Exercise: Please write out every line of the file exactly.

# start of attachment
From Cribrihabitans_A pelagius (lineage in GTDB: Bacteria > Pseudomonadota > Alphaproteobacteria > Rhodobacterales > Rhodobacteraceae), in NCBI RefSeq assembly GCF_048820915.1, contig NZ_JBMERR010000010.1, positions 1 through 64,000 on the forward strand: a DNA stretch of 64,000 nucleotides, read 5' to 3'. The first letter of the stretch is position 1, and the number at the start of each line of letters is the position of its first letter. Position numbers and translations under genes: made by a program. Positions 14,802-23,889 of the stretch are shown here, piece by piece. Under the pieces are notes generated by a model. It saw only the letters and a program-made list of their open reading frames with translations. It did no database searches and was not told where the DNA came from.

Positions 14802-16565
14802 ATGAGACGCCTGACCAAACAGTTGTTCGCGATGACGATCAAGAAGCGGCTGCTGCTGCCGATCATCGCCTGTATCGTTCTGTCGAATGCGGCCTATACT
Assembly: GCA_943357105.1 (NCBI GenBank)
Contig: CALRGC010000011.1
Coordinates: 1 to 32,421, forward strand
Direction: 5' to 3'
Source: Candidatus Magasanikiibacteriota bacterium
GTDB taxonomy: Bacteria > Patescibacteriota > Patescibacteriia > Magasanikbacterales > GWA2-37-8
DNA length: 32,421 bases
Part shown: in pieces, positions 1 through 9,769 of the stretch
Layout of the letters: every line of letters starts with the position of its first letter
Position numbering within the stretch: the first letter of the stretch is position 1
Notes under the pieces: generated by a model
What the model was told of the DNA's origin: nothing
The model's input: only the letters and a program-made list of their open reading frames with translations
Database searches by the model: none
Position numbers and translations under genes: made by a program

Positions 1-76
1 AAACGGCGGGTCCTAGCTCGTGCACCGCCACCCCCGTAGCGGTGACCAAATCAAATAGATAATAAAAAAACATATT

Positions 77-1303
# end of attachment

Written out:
From Cribrihabitans_A pelagius (lineage in GTDB: Bacteria > Pseudomonadota > Alphaproteobacteria > Rhodobacterales > Rhodobacteraceae), in NCBI RefSeq assembly GCF_048820915.1, contig NZ_JBMERR010000010.1, positions 1 through 64,000 on the forward strand: a DNA stretch of 64,000 nucleotides, read 5' to 3'. The first letter of the stretch is position 1, and the number at the start of each line of letters is the position of its first letter. Position numbers and translations under genes: made by a program. Positions 14,802-23,889 of the stretch are shown here, piece by piece. Under the pieces are notes generated by a model. It saw only the letters and a program-made list of their open reading frames with translations. It did no database searches and was not told where the DNA came from.

Positions 14802-16565
14802 ATGAGACGCCTGACCAAACAGTTGTTCGCGATGACGATCAAGAAGCGGCTGCTGCTGCCGATCATCGCCTGTATCGTTCTGTCGAATGCGGCCTATACT
Assembly: GCA_943357105.1 (NCBI GenBank)
Contig: CALRGC010000011.1
Coordinates: 1 to 32,421, forward strand
Direction: 5' to 3'
Source: Candidatus Magasanikiibacteriota bacterium
GTDB taxonomy: Bacteria > Patescibacteriota > Patescibacteriia > Magasanikbacterales > GWA2-37-8
DNA length: 32,421 bases
Part shown: in pieces, positions 1 through 9,769 of the stretch
Layout of the letters: every line of letters starts with the position of its first letter
Position numbering within the stretch: the first letter of the stretch is position 1
Notes under the pieces: generated by a model
What the model was told of the DNA's origin: nothing
The model's input: only the letters and a program-made list of their open reading frames with translations
Database searches by the model: none
Position numbers and translations under genes: made by a program

Positions 1-76
1 AAACGGCGGGTCCTAGCTCGTGCACCGCCACCCCCGTAGCGGTGACCAAATCAAATAGATAATAAAAAAACATATT

Positions 77-1303